The Kreisau Circle Resistance Movement is often referred to as a passive movement, and because of this, there were some who would diminish its significance. The truth is that the group's activists, despite numerous contacts with other groups who did not shy away from using violence, worked almost exclusively theoretically. Many participants of the Circle thought that the national socialist movement could be fought down more effectively from the inside, than by the sheer elimination of certain individuals. The members of the Circle regretted that an individual lost their significance because of the homogenisation of the nation, therefore, in their opinion, it was necessary to strive for the rebuilding of fundamental values. National socialism among the masses will not last long; if man cannot take responsibility for themselves and their immediate environment, they will not be able to decide for themselves.

The aim of the activists from the Kreisau Circle was to introduce thorough state and social reforms. They believed that in this way it would be possible to create a real upheaval of lasting importance. How could the end of the rule be brought about so as to achieve the X day? Whether through internal or external influences (capitulation) was a disputable issue among the activists from the Kreisau Circle. At the centre of their reflections, were however, the preparations for the period after the end of the Nazi rule.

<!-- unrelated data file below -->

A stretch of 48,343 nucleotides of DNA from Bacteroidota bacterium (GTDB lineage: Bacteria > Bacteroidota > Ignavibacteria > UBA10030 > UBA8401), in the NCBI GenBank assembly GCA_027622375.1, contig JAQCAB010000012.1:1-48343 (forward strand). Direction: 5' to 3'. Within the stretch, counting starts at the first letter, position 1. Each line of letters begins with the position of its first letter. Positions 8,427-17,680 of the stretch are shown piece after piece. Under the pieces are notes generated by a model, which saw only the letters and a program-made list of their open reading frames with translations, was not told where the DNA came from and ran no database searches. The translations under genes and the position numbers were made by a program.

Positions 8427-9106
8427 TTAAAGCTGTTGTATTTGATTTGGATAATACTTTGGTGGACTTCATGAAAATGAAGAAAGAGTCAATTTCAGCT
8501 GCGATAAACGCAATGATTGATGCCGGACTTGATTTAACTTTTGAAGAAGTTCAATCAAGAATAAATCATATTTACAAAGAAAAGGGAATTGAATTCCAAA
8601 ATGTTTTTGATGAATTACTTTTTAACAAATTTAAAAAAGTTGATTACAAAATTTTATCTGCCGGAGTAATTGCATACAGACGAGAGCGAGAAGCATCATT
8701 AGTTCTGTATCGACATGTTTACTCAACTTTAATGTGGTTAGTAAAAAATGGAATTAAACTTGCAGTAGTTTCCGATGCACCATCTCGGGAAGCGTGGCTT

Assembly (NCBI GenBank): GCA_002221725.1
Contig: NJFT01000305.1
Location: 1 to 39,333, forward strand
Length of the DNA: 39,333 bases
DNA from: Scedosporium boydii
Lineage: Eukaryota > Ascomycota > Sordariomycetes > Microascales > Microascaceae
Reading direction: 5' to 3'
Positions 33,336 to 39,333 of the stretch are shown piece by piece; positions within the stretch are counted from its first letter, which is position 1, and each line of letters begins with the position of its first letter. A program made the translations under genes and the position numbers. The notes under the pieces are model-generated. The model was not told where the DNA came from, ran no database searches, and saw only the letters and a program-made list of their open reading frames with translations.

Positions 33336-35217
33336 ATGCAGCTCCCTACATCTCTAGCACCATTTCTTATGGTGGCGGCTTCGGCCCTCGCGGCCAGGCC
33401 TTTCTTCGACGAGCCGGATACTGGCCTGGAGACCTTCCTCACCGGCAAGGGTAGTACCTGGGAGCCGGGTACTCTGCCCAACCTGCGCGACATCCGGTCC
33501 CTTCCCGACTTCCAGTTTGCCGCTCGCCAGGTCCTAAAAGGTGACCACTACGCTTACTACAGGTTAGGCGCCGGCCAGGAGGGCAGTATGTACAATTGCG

Plans for the future were developed with regards to the respective specific themes in smaller groups. Many secret meetings were also held in Berlin and Munich and not in the „headquarters" in Krzyżowa. As a consequence of this, the meetings were an opportunity to discuss conclusions which often aroused controversy, and after the discussion the said conclusions were adopted as guidelines for general social acceptance. The most important subjects discussed by the activists from the Kreisau Circle included the issues related to the reconstruction of the state, law, foreign and economic policies and matters related to political awareness. Particular emphasis was placed on the role and meaning of churches after the events of the recent years. The members of the resistance movement gathered around Helmuth von Moltke were distinguished by the strong - for those times - association with Europe. The national-socialist movement and its crimes spreading all over Europe gave rise to doubts related to the sense of existence of the German national state. As the strengthened cooperation created opportunities for lasting peace, the plans of the group were not just German plans, but also European ones. Contact with other countries was sought during the war. The present European federation with the monetary union was thus a subject of reflection for the Kreisau Circle.

Because of the imprisonment of Helmuth James von Moltke, the Kreisau Circle was dissolved at the beginning of the year 1944. Only after the attempt on Hitler's life on 20 July 1944 and the following arrests, did the Nazis discover the dangerous ideas of the intellectuals who had met in Krzyżowa. Eight of the activists belonging to the Kreisau Circle were sentenced to death, including Helmuth James von Moltke.